MESA, Ariz. (Reuters) – Roy Rogers’ sterling silver, gold and ruby-studded saddle, which the cowboy movie star claimed as one of his prized possessions, sold together with a harness set for $412,000 at auction late Saturday at a Western collectors show.
An anonymous bidder rode away with the 1931 saddle, bridle and martingale owned by the “King of the Cowboys” after some spirited bidding among 30 collectors, event organizers said.
Another anonymous telephone bidder spent $187,000 for his classic chaps and gauntlets and a third collector paid $61,000 for Rogers’ silver spurs and boot tops.
“There were a lot of people who wanted these items,” said Danny Verrier, a collector who helped with the event in Mesa, Arizona. “These things are one-of-a-kind pieces and people knew that right away and wanted them for their own.”
In all, 30 pieces from the Rogers collection were sold during the 12th High Noon auction and show. An estimated 3,000 people were expected to attend this year’s two-day event.
Other Wild West memorabilia also up for grabs included Tom Mix’s Stetson hat that sold for $2,750, Rex Allen’s engraved Colt .45 gun for $6,050, John Wayne’s jacket from the classic movie “True Grit” for $11,000 and Gary Cooper’s pants from the movie “Dallas” for $440.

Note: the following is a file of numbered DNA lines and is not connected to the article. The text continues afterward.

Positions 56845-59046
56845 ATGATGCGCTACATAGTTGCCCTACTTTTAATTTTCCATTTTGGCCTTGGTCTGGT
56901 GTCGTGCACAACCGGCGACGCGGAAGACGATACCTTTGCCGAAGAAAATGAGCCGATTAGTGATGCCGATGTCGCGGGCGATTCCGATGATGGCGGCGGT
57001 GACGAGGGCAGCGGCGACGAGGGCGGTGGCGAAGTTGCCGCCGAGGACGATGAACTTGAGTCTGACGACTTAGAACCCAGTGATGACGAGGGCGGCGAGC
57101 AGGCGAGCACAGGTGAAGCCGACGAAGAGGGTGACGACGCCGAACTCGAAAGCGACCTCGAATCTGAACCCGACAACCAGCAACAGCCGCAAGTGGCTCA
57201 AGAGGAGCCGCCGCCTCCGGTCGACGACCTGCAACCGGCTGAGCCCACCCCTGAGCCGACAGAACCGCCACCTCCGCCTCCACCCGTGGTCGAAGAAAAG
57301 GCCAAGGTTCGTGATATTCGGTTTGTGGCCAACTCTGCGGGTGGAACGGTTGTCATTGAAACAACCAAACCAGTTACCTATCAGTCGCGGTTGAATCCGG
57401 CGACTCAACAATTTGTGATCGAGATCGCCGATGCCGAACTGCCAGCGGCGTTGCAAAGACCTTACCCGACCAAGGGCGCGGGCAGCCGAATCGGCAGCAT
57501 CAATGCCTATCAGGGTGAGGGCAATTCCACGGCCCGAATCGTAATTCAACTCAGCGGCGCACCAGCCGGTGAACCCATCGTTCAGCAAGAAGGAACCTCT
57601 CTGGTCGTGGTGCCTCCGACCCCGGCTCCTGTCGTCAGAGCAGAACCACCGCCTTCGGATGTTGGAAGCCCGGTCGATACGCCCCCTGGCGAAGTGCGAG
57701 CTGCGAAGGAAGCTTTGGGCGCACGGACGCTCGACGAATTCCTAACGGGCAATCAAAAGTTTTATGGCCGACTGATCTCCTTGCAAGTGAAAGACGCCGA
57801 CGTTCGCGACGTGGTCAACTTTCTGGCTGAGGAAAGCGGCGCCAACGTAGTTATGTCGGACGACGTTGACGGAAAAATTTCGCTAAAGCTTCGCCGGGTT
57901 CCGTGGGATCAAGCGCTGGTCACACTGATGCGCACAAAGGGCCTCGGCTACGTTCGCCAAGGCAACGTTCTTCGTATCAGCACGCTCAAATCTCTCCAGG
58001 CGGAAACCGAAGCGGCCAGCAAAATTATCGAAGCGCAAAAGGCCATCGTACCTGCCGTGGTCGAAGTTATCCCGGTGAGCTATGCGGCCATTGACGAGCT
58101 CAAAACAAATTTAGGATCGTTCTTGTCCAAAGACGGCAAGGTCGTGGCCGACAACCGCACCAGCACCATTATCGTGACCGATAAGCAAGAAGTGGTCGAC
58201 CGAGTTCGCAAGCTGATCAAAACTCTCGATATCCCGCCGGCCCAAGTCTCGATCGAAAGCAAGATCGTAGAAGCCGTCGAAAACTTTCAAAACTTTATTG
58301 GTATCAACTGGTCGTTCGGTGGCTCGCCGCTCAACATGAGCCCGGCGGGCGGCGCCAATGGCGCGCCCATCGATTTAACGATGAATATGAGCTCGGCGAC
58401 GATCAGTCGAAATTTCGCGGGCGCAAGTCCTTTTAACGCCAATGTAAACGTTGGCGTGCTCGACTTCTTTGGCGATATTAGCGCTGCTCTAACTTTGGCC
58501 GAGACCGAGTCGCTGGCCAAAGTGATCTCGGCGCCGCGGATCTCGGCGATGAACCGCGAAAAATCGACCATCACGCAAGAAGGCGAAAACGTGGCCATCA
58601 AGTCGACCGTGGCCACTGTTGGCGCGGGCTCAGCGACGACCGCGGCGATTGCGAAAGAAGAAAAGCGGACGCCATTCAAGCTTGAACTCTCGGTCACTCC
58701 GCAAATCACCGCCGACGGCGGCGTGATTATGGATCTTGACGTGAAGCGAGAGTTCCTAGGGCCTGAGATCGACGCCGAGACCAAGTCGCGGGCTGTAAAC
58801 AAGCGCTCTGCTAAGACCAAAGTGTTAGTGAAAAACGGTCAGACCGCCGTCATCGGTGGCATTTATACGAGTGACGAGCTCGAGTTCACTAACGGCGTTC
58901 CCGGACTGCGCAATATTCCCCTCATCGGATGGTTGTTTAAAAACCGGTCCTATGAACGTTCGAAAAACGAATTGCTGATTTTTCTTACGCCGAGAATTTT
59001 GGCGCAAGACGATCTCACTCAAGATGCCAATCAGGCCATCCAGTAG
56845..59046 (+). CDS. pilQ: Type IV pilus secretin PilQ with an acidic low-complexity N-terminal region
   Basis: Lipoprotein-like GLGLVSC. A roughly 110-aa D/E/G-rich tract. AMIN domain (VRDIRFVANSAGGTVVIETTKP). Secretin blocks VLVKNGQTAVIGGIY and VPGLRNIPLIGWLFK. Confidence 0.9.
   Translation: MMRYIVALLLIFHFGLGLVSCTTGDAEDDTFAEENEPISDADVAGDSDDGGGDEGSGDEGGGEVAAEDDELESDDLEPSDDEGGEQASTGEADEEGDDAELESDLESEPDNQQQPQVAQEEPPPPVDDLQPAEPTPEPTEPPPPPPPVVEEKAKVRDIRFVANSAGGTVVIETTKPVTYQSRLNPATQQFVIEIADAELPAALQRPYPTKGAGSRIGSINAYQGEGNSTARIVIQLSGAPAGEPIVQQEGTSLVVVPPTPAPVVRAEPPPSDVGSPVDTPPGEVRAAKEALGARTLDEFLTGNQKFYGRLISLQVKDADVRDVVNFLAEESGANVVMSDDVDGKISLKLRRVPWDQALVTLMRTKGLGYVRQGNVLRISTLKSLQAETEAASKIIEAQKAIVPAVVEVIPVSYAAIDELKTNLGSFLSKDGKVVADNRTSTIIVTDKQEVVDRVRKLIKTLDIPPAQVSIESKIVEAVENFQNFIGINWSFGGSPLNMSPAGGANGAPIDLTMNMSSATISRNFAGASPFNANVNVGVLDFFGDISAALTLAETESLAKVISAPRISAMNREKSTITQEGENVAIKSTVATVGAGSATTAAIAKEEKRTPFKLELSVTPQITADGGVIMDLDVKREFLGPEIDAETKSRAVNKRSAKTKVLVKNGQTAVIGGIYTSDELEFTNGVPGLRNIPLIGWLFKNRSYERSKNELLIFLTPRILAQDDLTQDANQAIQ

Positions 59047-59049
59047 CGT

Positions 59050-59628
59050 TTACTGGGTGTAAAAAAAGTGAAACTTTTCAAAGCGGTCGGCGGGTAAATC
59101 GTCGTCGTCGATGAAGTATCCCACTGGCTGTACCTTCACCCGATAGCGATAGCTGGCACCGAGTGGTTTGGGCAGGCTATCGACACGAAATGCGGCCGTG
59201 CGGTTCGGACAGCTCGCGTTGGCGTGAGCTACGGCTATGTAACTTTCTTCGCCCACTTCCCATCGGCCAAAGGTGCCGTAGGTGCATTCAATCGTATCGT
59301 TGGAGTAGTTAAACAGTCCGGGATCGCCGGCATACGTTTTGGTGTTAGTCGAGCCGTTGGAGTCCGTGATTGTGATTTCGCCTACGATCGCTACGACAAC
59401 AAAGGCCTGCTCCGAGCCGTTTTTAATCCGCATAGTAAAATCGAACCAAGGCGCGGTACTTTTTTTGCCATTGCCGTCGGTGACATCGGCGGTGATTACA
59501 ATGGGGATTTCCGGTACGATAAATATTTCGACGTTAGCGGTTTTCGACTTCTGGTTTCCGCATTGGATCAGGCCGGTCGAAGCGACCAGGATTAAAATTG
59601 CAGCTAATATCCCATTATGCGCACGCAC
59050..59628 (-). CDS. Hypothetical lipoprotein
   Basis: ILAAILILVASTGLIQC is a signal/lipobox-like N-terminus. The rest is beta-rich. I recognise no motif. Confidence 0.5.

“There has been a huge resurgence in cowboy memorabilia, especially among the baby boomers,” said Joseph Sherwood, the show’s co-organizer. “They seem to like the nostalgia, patriotism and values these people came to symbolize.”
But it was the saddle set from Roy Rogers, which cost $20,000 to create and has toured the country beginning in the 1950s, that attracted the most pre-auction buzz.
Sixteen men spent six months creating the saddle, using 1,400 ounces of sterling silver, 136 ounces of gold and hundreds of Czech rubies in the midst of the Great Depression. Rogers bought the items from the original owner’s estate in 1950 for $50,000 after five years of negotiations.
The saddle and related items were sold by Rogers’ heirs to help pay estate taxes as a result of his wife Dale Evans’ death last February, organizers said. Roy Rogers died in July 1998. Their museum in Victorville, California, remains open.